Graham Reid | | 1 min read
Elvis Costello's non-chronological, episodic and extremely large (666 pages of hefty paperback) autobiography Unfaithful Music and Disappearing Ink is a fascinating insight into his life in music with one proviso: You have to be something of a fan, and be prepared to follow his story down narrow alleys of family history.
A chapter which begins with him the late Seventies can end up with an account of him as an early teen spending the day with his singer/musician father bringing home pre-release acetate copies of the first Beatles' singles from Dick James -- the Beatles' publisher -- to learn.
Costello Snr (Ross MacManus) sang with the Joe Loss Orchestra at the same Royal Command Performance as the Beatles “(the rest of you just rattle your jewelry”) but also had a fascinating private life . . . about which he nursed secrets until almost his dying day.
Throughout the book, songs interweave with stories; Costello is frequently the fan, equal and collaborator with many great musicians whose paths he crossed (the late Allen Toussaint, Paul McCartney, Burt Bacharach); as at home writing about his love for big bands as much as country; somewhat dismissive of some punk-era peers and throughout refers to a number of his own songs which will be largely unfamiliar to those who only know his hits and key album tracks.
Which is where this 38-song double CD compilation comes in. It pulls songs (not chronologically, of course) from throughout his career.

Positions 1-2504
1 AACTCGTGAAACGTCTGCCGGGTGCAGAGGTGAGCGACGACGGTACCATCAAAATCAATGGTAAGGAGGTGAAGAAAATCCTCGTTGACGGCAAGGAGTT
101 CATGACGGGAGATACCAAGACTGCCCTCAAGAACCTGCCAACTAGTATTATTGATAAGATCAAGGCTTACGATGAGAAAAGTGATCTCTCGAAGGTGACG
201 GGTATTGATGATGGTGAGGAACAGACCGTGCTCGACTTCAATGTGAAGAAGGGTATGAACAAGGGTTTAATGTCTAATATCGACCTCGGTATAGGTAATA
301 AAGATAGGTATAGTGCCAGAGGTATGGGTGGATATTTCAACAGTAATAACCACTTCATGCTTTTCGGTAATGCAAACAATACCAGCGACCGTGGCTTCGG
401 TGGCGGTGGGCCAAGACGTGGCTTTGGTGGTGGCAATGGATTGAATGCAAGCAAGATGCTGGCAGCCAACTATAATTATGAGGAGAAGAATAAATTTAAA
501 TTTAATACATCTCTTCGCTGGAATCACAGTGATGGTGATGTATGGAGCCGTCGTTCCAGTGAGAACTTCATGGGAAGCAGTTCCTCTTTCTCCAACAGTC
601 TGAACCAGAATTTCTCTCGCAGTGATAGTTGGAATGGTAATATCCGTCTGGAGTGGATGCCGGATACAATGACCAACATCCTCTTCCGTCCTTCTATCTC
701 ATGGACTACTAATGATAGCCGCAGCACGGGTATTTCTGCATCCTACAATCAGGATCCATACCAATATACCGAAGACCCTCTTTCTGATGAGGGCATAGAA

So here are a few obvious hits (Watching the Detectives, Oliver's Army etc) and excellent album tracks (Man Out of Time, Beyond Belief and Almost Blue from the Essential Elsewhere album Imperial Bedroom).
Songs from albums with the Brodsky Quartet and the Roots are alongside lesser-known items like My Dark Life with Brian Eno, Stranger in the House with George Jones, a previously unreleased April 5th with Rosanne Cash and Kris Kristofferson, some B-sides and unfamiliar album tracks which have awaited discovery (notably those from his Brutal Youth album).
For fans there aren't quite enough obscurities here, but for those who missed a number of his album – especially the more recent North, Sacred Profane and Sugarcane, National Ransom and Wise Up Ghost – this is further evidence of the breadth and depth of his songwriting across 35 years.
Handy to have if you are undertaking the book which, despite its narrative-shuffling nature, ultimately proves to be a rewarding insight into his life and music.
And the uncredited final track is him reading from what he calls scraps of paper from his wastebasket while writing it. This is it.